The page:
Residential Construction and Housing Supply - Motion to Take Note

Part of the debate – in the House of Lords at 9:04 pm on 24th April 2019.

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Photo of Lord Shinkwin Lord Shinkwin Conservative 9:04 pm, 24th April 2019

My Lords, I will confine my remarks to disability access, because without it housing supply simply cannot be regarded as sustainable.

As the excellent report produced in 2016 by the ad hoc Select Committee of your Lordships’ House on the Equality Act 2010 and disabled people highlighted, demographics are heading in one direction. As my noble friend Lord Borwick and the noble Baroness, Lady Thomas of Winchester, mentioned, society is ageing and the incidence of disability is increasing. The question is, therefore, whether we have the accessible housing supply to meet the increased demand.

Sadly, the answer, as we have already heard, is that we do not. In fact, there is a crisis in accessible housing. Abode Impact, a respected organisation working in this field, has conducted the largest-ever survey of wheelchair users. It found,

“a chronic lack of wheelchair accessible homes”; four in five are currently living in a home that fails to fully meet their needs as a wheelchair user; 91% have experienced barriers to accessing the private rented sector; and 62% said this was due to a lack of accessible properties. Incredibly, wheelchair users report having to be carried downstairs to leave their property and being turned away by estate agents after arriving in a wheelchair.

So the next question is surely whether we are at least planning to make the necessary provision. Again, the answer, if we look at the National Planning Policy Framework—which was revised as recently as February of this year—is no, despite its being supposedly centred on “sustainable development”. Indeed, paragraph 61 reads:

“Within this context, the size, type and tenure of housing needed for different groups in the community should be assessed and reflected in planning policies (including, but not limited to, those who require affordable housing, families with children … people with disabilities”— the list goes on. However, that is it. The framework does not go into any further detail or communicate any sense of urgency.

Yet exactly two years ago, the Women and Equalities Select Committee in the other place recommended that,

“the Government amend the National Planning Policy Framework and the National Planning Practice Guidance to incorporate a dedicated section on access for disabled people and inclusive design for local planning authorities and decision-takers”.

This does not appear to have been done, and I would be grateful if the Minister could explain why.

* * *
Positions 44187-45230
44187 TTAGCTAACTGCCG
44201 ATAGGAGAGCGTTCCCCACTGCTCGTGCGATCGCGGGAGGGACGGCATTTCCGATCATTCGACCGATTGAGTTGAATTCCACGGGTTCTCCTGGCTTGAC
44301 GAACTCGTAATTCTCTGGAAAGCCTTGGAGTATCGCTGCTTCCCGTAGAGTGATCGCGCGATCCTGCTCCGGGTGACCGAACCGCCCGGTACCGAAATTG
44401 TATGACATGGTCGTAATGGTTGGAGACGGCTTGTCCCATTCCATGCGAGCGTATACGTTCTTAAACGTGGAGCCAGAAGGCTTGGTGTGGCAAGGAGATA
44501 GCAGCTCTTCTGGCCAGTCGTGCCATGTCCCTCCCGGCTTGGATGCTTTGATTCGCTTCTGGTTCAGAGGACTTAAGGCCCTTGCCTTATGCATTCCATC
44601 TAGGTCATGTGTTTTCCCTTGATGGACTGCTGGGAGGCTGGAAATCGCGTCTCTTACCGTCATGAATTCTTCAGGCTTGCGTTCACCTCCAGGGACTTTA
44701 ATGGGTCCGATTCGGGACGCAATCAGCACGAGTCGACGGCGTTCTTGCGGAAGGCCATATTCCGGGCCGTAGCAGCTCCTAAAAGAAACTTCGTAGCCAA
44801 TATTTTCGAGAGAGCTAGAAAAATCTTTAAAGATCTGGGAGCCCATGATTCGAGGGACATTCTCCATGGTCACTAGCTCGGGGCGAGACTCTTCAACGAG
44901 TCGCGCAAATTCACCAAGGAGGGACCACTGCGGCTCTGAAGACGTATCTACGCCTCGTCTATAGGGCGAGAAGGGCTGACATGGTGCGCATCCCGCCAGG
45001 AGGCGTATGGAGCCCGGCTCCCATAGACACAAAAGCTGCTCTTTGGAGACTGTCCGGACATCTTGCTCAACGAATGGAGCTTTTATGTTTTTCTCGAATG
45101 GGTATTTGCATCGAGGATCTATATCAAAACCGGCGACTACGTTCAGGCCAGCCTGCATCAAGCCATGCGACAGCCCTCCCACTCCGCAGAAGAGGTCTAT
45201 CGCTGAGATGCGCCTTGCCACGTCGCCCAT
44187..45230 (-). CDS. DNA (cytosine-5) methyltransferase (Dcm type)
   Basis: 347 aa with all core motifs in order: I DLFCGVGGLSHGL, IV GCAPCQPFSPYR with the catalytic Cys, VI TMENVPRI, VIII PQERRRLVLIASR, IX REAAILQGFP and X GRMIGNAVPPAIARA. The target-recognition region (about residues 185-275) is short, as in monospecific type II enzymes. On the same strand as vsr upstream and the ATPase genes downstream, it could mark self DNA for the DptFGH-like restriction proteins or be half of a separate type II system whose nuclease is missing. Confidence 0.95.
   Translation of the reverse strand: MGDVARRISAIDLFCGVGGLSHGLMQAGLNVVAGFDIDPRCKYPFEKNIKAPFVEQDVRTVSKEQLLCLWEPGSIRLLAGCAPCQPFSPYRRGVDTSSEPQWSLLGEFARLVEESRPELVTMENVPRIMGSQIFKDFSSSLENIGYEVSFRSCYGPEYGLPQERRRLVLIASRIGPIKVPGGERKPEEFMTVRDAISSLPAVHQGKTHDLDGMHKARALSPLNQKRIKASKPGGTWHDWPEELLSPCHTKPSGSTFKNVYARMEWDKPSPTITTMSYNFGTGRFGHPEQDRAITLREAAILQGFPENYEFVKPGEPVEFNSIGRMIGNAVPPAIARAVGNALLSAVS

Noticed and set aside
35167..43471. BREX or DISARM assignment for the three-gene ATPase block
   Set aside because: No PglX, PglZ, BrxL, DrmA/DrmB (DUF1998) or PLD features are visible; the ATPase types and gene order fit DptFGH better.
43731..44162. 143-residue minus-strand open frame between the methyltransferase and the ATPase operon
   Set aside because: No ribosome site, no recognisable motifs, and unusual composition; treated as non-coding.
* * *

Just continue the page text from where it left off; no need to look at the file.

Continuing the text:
Noble Lords may know that the Select Committee in the other place also recommended that, once the new guidance under the Neighbourhood Planning Bill —passed almost two years ago—is adopted, the Ministry of Housing, Communities and Local Government undertake an audit of local plans to identify those that do, or do not, meet that guidance. Where this audit reveals gaps in accessible housing policies, the Government must take action to press local authorities to amend their local plans in line with the new guidance as a matter of urgency. I ask the Minister: what is the status of that guidance? As of 8 April, when he provided a Written Answer to my noble friend Lady Cumberlege, Section 8(2) of the Neighbourhood Planning Act 2017 had still not even been commenced, despite the fact that the Act was passed, as I say, almost two years ago.

Surely, as the noble Baroness, Lady Thomas of Winchester, also suggested, there is an obvious solution. Indeed, it is already being used in London, where all new homes are built to Part M category 2 standards for “accessible and adaptable dwellings”—in other words, sustainable housing. Moreover, 10% of new housing in London is category 3—that is, wheelchair accessible.

As my noble friend Lord Borwick so powerfully and clearly demonstrated, there is a market to be tapped here. Abode Impact is launching the first accessible housing fund for London, targeting financial returns and social impact. The fund will purchase one-bedroom and two-bedroom new-build flats in outer London, to be adapted for wheelchair users and located close to accessible public transport links.

In conclusion, if the Government are serious about marking next year’s 25th anniversary of the Disability Discrimination Act, how can they justify any further delay in publishing this essential guidance under the Neighbourhood Planning Act? Surely it should be published before the anniversary. I look forward to hearing what my noble friend has to say.